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Bug Counts vs. Test Coverage

Occasionally, we encounter projects where bug counts simply aren't as high as we expect. Perhaps the product under test is in its second or third release cycle, or maybe the development team invested an inordinate amount of time in unit testing. Whatever the reason, low bug counts can be a cause of concern because they can indicate that pieces of functionality (which potentially contain bugs) are being missed. When low bug counts are encountered, management may begin to wonder about the quality of testing. This article covers techniques for dealing with low bug counts, and methods for reassuring management that coverage is being achieved.

Andrew Lance
Make Your Point—Without Pointing a Finger

When errors are not detected during testing, somewhere down the line someone has to take responsibility. In this column, Linda Hayes shows you when and how to do so—and you might even be able to turn the situation to your advantage.

Linda Hayes's picture Linda Hayes
build and deployment mechanism layout Build and Deployment Process for Web Applications

This paper describes practices that have led to a sound and reliable build and deployment process at Hewlett-Packard. Two teams of engineers, later joined by a third, responsible for developing e-service components to build a Web application, chose to use open source development tools/utilities in the "Evolutionary Software Development Lifecycle" environment.

Bhushan Gupta
How to Preview User Satisfaction before Your Release

Why wait to discover how your users will react to your system when there are ways to measure such things during development? This column describes a simple tool to develop visibility into customer satisfaction. Learn how you can begin to manage expectations so that neither you nor the customer has an unpleasant surprise on release day.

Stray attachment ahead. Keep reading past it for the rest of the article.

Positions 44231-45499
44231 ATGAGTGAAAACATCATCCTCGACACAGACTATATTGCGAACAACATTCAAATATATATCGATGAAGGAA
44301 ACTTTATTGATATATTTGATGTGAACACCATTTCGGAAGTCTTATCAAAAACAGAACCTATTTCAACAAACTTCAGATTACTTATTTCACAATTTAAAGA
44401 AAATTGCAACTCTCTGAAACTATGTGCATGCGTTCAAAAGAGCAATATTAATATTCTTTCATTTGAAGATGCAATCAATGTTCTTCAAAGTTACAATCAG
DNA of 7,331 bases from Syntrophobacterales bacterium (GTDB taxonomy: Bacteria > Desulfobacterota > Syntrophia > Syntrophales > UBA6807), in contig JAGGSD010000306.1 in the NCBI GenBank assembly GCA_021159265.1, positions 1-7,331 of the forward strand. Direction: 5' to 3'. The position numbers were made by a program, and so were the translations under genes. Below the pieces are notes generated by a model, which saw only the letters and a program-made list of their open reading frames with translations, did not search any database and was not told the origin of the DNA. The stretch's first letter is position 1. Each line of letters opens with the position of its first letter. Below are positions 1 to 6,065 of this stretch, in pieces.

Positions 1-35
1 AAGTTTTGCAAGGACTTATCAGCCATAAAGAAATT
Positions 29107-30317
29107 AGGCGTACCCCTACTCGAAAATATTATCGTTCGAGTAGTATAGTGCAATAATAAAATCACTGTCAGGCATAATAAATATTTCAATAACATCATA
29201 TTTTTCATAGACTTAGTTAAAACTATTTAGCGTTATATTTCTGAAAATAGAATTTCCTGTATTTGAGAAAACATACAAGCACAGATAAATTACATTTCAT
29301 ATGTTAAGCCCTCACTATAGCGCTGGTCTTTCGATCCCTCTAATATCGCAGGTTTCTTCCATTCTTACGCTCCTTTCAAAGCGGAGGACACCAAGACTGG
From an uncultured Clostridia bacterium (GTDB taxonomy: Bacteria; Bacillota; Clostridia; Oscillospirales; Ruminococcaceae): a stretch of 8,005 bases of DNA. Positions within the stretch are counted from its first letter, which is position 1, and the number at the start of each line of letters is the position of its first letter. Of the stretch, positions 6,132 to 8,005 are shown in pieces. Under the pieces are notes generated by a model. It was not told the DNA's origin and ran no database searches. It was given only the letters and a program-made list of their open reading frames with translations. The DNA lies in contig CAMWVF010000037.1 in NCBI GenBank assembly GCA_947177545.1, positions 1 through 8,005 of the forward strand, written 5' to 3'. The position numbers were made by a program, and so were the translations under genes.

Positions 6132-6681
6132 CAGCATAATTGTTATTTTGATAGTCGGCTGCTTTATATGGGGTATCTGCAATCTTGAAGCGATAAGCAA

Esther Derby's picture Esther Derby
Giving the Human Touch to Software

Yogita works as a QA/testing professional with Mindfire Solutions, and has written a number of articles on QA and testing strategies. Yogita is currently exploring thoughts of beauty as an area of testing and its relation to usability. Her role at Mindfire has been to implement Quality processes throughout the organization and build a dedicated testing team. The team recently published a White Paper “Porting projects: Test techniques,” downloadable from www.mindfiresolutions.com. Yogita can be reached at [email protected]utions.com.

Yogita Sahoo's picture Yogita Sahoo
Avoiding the Script Cemetery

It's frightening how many companies are on their second, third, or even greater attempt to automate their testing—each time junking months or years of effort and work product. Here, test automation advisor Linda Hayes shows the way to avoid having to bury your automation project.

Linda Hayes's picture Linda Hayes
Wizardry and Requirements

Illusion and reality. Challenges and fear. These are just a few of the elements that go into requirements gathering and management. Being aware of what you know and what you don't know can ensure getting the right requirements. Read on as Harry Potter fan Becky Winant shares some insight and survival tips for requirements analysts.

Becky Winant
Reflections on a Fable about Developer-Tester Relationships

Lee Copeland's fictional story about getting children to clean their rooms struck a chord with many of our readers, who compared it to getting developers to test their code. Here are Lee's responses to your feedback, along with a few insights about the dynamics behind developers examining their work.

Lee Copeland's picture Lee Copeland
Can You Negotiate Quality?

XP teams have the right to do their best work. On the other hand, customers have the right to specify and pay for only the quality they need. How does one reconcile two potentially conflicting points of view? Is quality negotiable? If so, how do we go about negotiating it? This paper will explore the following questions: Is quality negotiable? How can we negotiate quality? What are internal and external quality, and are either or both negotiable? What's the XP tester's quality assurance role? How far should testers go in helping the customer define acceptance criteria?

Lisa Crispin's picture Lisa Crispin
Managing for Value with Agile Software Development

Agile development increases business value for the customer, with the customer controlling the variables at each iteration. Ken Schwaber, co-creator of the Scrum agile approach, explains the basic notion behind agile development. A number of useful links appear at the end of the article.

TechWell Contributor's picture TechWell Contributor

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